Keeping Safe During Webcam Conversations
11 August 2014
The digital age is what we’ve grown up with. We’re used to being able to connect with friends and family easily and quickly, no matter where they are in the world. Because this sort of technology has only been around for a relatively short time, safety advice isn’t as clear or readily available as perhaps it should be.
Webcams and video calls allow you to speak to anyone, anywhere in the world – and it doesn’t matter whether you know them or not. You could easily speak to someone you’ve met online but never face to face, and you don’t necessarily know who it is you’re talking to.
While being social isn’t a bad thing, and when you’re careful it’s completely fine to speak to people with shared interest, you should keep your guard up.
What to look out for
If you don’t know someone and they’re sending you sexy pictures, flirting with you, or paying you lots of compliments, it might be that they’re trying to put you at ease so that you send pictures back. This is a form of grooming. You might be asked to send pictures, or to go naked on webcam. There’s lots of reasons you might think it would be fine to go along with this, but the consequences can be frightening.
Always remember when speaking to someone on webcam that your actions can be recorded or print screened easily, and the images or videos can then be shared. It might be that the person you’re talking to isn’t alone – there could be anything happening just out of the frame. If you’re asked to send images or to take your clothes off, think seriously about the consequences. How would you feel if other people saw these images?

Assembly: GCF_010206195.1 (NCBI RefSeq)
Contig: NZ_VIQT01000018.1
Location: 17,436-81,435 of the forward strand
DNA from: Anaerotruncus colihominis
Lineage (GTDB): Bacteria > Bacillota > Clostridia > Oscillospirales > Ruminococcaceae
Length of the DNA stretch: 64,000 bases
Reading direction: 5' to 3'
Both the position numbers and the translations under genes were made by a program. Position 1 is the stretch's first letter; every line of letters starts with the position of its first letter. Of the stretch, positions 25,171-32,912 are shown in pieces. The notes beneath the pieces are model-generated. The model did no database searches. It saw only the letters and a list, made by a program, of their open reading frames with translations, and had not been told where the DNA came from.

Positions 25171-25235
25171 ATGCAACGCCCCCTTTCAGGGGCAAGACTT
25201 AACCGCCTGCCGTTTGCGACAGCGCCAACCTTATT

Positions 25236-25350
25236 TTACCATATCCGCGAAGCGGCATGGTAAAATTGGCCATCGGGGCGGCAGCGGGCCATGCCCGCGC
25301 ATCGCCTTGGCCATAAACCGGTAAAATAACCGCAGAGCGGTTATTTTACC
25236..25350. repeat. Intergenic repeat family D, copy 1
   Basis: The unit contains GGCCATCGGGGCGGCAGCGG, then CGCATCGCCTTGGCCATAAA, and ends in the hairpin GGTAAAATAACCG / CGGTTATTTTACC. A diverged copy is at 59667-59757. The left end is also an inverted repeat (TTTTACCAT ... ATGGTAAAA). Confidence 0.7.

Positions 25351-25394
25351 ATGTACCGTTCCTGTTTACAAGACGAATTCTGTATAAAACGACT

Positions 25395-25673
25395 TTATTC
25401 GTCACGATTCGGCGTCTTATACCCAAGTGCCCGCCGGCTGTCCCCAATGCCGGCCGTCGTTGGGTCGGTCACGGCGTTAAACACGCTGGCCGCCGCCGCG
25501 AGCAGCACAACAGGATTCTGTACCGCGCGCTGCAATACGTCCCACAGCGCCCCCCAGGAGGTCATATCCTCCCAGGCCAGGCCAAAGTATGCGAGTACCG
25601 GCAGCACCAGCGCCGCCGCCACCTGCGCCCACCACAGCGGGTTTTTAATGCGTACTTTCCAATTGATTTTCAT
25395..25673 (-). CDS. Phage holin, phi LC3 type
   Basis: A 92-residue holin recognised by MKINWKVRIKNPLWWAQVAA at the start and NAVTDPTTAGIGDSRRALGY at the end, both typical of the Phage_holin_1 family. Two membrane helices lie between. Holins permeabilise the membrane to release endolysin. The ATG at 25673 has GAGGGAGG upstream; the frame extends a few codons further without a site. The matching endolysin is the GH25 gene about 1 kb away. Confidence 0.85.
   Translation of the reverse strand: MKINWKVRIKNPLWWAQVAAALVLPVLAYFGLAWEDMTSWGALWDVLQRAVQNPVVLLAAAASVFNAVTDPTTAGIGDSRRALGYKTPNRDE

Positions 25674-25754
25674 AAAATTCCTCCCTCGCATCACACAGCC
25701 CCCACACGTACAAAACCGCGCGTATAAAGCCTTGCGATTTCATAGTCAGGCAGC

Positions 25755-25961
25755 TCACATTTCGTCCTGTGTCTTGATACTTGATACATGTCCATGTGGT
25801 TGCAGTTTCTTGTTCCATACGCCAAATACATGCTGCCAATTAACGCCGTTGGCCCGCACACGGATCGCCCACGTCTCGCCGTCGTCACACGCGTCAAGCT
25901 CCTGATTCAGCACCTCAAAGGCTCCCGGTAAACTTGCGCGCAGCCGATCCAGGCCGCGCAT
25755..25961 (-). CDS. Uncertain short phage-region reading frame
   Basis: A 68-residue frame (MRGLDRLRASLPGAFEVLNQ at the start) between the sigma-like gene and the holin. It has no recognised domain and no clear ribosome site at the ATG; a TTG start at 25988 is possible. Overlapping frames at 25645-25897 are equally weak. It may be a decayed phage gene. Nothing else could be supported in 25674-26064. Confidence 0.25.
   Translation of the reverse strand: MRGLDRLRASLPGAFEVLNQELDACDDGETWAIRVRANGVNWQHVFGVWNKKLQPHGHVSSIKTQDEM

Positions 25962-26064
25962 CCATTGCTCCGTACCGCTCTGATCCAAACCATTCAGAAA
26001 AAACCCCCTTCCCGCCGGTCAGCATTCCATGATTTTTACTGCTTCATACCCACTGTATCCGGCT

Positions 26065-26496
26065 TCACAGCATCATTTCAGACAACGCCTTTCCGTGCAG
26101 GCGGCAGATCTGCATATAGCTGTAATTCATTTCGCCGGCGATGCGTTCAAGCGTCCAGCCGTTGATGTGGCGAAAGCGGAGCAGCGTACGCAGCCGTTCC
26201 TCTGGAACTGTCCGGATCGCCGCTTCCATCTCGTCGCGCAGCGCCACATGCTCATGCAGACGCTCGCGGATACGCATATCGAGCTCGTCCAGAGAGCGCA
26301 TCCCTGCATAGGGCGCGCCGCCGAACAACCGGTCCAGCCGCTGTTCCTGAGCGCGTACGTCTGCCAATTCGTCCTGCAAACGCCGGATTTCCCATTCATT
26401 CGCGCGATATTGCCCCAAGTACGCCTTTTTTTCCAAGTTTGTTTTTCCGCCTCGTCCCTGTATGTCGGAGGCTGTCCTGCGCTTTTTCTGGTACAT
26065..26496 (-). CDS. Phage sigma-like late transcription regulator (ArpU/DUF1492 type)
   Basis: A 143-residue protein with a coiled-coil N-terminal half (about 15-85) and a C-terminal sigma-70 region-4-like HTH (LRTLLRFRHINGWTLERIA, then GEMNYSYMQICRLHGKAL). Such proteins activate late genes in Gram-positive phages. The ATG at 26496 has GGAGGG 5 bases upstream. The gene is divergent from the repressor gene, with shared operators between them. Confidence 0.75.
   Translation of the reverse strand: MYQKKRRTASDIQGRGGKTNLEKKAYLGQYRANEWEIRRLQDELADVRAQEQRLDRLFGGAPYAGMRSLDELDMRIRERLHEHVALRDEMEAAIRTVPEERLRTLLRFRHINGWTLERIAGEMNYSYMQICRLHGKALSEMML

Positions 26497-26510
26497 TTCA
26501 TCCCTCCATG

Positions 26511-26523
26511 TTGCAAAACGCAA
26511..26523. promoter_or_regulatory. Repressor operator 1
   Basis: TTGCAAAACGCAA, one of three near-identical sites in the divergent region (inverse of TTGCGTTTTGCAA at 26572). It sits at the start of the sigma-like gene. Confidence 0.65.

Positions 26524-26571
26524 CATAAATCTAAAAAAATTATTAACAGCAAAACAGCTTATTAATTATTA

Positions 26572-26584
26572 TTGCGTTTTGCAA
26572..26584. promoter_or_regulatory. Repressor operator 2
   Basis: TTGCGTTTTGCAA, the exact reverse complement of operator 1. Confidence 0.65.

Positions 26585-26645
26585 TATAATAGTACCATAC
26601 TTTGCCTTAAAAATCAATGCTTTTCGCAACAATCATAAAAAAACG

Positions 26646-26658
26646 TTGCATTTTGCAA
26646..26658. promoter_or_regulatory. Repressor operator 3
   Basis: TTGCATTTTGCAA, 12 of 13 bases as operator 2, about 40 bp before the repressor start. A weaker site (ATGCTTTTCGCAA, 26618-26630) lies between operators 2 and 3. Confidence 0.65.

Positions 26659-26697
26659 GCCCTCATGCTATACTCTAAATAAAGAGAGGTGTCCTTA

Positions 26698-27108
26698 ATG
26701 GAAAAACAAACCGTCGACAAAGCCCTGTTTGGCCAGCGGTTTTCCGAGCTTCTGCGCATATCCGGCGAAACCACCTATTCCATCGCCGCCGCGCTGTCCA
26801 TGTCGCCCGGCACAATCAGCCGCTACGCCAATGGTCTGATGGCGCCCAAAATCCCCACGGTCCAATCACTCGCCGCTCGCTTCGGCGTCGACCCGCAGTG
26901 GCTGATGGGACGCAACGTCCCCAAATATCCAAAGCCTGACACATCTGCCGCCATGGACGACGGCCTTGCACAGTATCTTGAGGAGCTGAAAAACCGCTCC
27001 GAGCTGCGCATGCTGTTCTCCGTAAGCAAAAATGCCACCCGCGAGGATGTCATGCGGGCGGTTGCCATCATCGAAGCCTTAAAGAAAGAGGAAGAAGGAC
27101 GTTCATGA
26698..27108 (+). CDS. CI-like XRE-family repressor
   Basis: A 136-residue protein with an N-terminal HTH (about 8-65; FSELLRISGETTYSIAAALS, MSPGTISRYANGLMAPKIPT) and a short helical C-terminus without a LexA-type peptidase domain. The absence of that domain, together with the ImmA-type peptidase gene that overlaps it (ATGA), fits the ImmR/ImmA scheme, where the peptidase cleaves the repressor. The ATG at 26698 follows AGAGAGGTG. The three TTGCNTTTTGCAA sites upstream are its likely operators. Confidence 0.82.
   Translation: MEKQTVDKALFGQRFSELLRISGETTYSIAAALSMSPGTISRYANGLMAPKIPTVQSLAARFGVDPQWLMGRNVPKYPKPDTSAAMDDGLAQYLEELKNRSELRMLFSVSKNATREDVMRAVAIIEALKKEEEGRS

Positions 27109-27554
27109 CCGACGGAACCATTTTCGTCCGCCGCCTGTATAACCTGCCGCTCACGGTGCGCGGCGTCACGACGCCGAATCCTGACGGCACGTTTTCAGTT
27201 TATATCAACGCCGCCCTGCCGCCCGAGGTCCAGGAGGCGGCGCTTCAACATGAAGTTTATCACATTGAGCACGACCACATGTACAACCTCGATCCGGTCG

The dangers of webcams don’t end with strangers. The problem is it feels like you’re having a private conversation in which you can speak openly and honestly, but in this isn’t necessarily the case. Some people might be interested in talking, but others might be deliberately manipulating in order to hurt or embarrass you.
You can easily get caught up in a cycle of abuse. Whoever has your image might threaten to share it unless you send them more or do what they want. If you give in they’ll just have more material to blackmail you with, and there is nothing stopping them from posting those images online or sending them to your friends and family anyway.
What to do
It’s always better to use your webcam in an accessible area. If possible, restrict your video chats to the family computer. This will serve as a reminder that anyone could hear or see what you’ve said and done. Another option is to use your cam in your bedroom but to keep the door open. When you’re sitting alone in the privacy of your room it can be easy to forget how simple it would be for others to access your conversations.
When possible it is better that you only talk to people you know on webcam, but remember that if you ever feel pressured or uncomfortable, you can simply end the conversation. On most services you will be able to block users from your account, and you can report behaviour if you’re worried. You don’t need to pick up Skype calls, so it’s easy to cut contact.
We would recommend that you don’t give out information which could help people you meet online find you in real life. Your full name, your school, or even the town you live in can help someone find you, so keep these private.
It’s never too late to get help if you’ve been put in a situation you don’t feel comfortable with. If someone is encouraging you to take naked photos or to take your clothes off and you’re under 18, they are breaking the law (and you might be too). Speak to a trusted adult or contact us using our freephone number (0808 800 1037), or use the chat facility you’ll find in the bottom right hand corner of this page. There is always help out there if you need it.